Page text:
The Fan Review

The Fan - Robert De Niro

(2.5 STARS)

A few films back in my Tony Scott marathon, I wrote about the opening scene of The Last Boy Scout, which saw a star football player get told that he must score a touchdown and win the game or else. As the opposing defenders swarm on him, he pulls out a gun and shoots three of them before turning it on himself and pulling the trigger. It’s truly one of the most bonkers movie scenes of all time, and while it’s laughably unrealistic, there’s something fun about its audaciousness.

Tony Scott’s The Fan is basically a 100-minute version of that scene and one of the most bonkers movies of all time. The short version of the plot should have stopped this movie in its tracks: A struggling knife salesman (Robert De Niro) loves the San Francisco Giants so much that he kidnaps the star player’s (Wesley Snipes) kid.

Yep! That’s the plot of a $55 million movie in 1996 starring two of the biggest actors in the world at the time, and honestly, that’s the just beginning of the madness. Let me be clear about one thing: The Fan is not a good film. But unlike Revenge, still Tony Scott’s worst movie, The Fan is so hyperactive and ridiculous that you can’t help but get somewhat wrapped up in its insanity. Put it this way: If you ever wanted to hear Robert De Niro yell “Attaboy, Bobbaaaaaay!” roughly 200 times in a movie, The Fan will do.

As previously mentioned, the film follows Gil Renaud (De Niro), who sells knives but tends to make his clients feel very uncomfortable during his demonstrations. He can’t keep up the way his employers expect him to, which leads him to make bad choices in other facets of his life – like taking his son (Andrew J. Ferchland) to opening day at Candlestick Park and leaving him there to try to make a sale. That goes about as poorly as you could imagine, and Gil’s ex-wife (Patti D’Arbanville-Quinn) gets a restraining order placed on him.

He ultimately loses his job and starts really obsessing over the Giants’ newest star, Bobby Rayburn (Snipes), whose arrival in San Francisco is marred by a hitting slump the player attributes to not being able to wear his lucky number 11 jersey. He can’t because that number belongs to another great Giant, Juan Primo (Benicio del Toro), who doesn’t care all that much about Rayburn’s struggles at the plate. Giants fans turn quickly on Bobby, but not Gil. He still calls into his favorite sports radio program, anchored by a very enjoyable Ellen Barkin, to sing the man’s praises and excoriate the fans that won’t stand behind his guy. All of this leads to him taking matters into his own hands to help Bobby end his slump and maybe make a great new friend in the process.

The Fan ultimately doesn’t work because Gil’s descent into madness is so all over the place. When the film opens, it’s hard to know what to make of him. He’s down on his luck, yes, but he’s also extremely profane and aggressive at the ballgame, and the irresponsibility he shows around his son – like when he threatens to hit his son’s stepfathers head into the outfield with a baseball bat – is unforgivable. But the film gives us enough time with his kid that you sort of hope Gil figures things out, even while you’re horrified by his behavior. He starts wearing pajamas to Giants games. He kills a bug with a knife from across the room. And then he starts actively getting involved in Bobby’s life, and things escalate despite not ever finding some consistency. The film is based on a novel by Peter Abrahams, and while I’m not sure if the film veers much from the way the novel unfolds, if it doesn’t, I’m not sure why anyone wanted to write an adaptation or what on Earth Tony Scott is doing directing it.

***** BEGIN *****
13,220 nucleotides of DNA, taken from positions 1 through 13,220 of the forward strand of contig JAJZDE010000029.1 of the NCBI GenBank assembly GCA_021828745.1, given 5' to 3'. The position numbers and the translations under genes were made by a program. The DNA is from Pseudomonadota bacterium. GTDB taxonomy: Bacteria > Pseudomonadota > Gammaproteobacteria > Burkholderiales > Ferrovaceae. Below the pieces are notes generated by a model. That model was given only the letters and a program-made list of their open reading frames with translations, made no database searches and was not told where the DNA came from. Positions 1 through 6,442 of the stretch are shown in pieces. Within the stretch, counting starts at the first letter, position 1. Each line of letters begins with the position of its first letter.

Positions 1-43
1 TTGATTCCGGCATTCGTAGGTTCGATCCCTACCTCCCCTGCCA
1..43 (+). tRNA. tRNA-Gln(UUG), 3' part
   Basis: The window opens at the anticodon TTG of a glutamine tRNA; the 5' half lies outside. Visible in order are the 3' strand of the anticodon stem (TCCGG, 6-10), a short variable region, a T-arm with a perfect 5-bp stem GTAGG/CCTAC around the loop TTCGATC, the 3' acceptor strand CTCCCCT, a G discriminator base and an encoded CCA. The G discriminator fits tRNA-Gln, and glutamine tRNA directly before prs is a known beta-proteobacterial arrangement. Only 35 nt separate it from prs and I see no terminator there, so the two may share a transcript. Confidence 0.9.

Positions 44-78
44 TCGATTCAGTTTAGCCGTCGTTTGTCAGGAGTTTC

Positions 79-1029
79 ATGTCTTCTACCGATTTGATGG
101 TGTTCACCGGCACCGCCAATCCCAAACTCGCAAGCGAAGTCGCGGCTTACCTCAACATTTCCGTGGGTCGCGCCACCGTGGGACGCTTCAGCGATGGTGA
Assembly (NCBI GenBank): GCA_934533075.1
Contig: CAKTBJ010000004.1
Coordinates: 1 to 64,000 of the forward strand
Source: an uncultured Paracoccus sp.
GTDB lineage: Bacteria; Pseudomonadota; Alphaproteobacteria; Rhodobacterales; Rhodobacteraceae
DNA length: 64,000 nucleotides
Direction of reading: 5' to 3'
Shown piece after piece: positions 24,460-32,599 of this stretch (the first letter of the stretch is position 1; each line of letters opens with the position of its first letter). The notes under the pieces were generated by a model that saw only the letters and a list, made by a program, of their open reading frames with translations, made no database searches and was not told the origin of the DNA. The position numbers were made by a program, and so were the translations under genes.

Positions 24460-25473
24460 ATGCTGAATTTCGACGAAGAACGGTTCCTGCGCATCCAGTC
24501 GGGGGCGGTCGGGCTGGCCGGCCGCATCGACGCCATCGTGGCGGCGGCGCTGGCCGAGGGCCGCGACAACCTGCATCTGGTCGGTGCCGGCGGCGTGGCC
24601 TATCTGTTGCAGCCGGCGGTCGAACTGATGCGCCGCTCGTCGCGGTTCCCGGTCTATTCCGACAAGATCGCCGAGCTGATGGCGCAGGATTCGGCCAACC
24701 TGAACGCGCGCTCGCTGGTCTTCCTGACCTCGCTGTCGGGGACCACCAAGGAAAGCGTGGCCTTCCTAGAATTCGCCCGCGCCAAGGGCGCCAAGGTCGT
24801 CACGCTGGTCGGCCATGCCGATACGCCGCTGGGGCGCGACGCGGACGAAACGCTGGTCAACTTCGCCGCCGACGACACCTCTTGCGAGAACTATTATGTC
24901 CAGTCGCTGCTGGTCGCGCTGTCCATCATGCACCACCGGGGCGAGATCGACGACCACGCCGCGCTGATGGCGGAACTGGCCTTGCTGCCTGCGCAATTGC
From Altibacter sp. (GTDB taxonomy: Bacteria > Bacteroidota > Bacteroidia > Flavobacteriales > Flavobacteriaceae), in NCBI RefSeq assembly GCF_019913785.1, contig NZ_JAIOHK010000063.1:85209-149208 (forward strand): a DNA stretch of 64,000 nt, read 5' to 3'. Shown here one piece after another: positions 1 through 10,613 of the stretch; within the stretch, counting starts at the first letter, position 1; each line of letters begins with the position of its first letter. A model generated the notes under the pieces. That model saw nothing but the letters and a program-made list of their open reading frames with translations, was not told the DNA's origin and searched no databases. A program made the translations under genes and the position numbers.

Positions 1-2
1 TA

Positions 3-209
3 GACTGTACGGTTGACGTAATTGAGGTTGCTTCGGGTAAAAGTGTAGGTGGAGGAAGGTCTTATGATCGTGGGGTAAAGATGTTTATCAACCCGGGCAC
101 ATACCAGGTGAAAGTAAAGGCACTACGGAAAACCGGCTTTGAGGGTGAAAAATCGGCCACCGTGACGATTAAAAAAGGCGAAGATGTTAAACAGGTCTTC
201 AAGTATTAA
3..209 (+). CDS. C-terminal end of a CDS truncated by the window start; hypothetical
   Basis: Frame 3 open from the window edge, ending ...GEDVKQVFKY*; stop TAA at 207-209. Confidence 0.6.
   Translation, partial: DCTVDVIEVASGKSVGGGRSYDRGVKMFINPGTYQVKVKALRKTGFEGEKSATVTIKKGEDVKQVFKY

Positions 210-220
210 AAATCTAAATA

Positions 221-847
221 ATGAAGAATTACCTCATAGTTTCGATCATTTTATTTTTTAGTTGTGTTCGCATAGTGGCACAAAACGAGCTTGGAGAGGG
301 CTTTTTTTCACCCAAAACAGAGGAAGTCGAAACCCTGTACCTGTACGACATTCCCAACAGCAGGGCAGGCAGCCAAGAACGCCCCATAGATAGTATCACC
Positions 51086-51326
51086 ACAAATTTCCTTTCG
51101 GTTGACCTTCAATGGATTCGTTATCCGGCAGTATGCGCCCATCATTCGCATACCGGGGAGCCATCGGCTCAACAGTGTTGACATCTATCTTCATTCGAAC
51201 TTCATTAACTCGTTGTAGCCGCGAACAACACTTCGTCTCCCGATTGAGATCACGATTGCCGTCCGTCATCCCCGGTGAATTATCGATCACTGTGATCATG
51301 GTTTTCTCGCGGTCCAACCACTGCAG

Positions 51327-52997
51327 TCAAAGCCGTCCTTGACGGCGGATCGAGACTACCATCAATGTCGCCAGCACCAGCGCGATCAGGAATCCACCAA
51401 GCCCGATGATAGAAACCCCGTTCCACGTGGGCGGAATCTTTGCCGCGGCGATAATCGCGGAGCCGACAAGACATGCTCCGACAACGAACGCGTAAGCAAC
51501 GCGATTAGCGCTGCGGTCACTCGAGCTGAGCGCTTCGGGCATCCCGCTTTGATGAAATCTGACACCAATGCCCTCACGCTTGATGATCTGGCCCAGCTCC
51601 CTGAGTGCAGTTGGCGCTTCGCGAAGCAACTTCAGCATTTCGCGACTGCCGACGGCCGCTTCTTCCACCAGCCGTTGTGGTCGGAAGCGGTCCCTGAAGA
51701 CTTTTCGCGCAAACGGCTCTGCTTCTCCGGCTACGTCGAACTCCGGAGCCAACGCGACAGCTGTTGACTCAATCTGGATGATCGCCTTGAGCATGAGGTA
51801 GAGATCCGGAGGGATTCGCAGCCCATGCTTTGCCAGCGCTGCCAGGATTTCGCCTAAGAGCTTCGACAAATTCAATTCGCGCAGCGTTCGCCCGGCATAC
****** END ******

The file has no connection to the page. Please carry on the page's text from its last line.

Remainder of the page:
All that said, this is one of my favorite Robert De Niro performances in a long time. Part of that is having become accustomed to him phoning it in (mostly in recent years) or playing the straight man against a more high-wire counterpart (Heat or Goodfellas or even The Score, for example). In this case, he’s dialed up to a 12, and it’s wildly enjoyable to see other people in this world try to figure him out. Wesley Snipes is fine overall as Bobby, but he’s at his best when he and Gil share the screen together. I also really enjoyed a shorter scene between De Niro and Charles Hallahan, who plays Gil’s former teammate. It’s a crucial scene that gives us a lot of detail about Gil, and I thought the actor played it straight perfectly.

I understand why The Fan is a Tony Scott movie many try to forget, but I’m not sure I’ll ever be able to – faults in all. In that respect, I think it most closely resembles The Hunger, which is ultimately not a successful film either, but its moments of kinetic inspiration make it hard to shake. That’s The Fan. It doesn’t make any sense. None of its characters are well developed. But sometimes you just want a knife fight in the rain on the field during a professional baseball game, and in that very specific case, this movie delivers.

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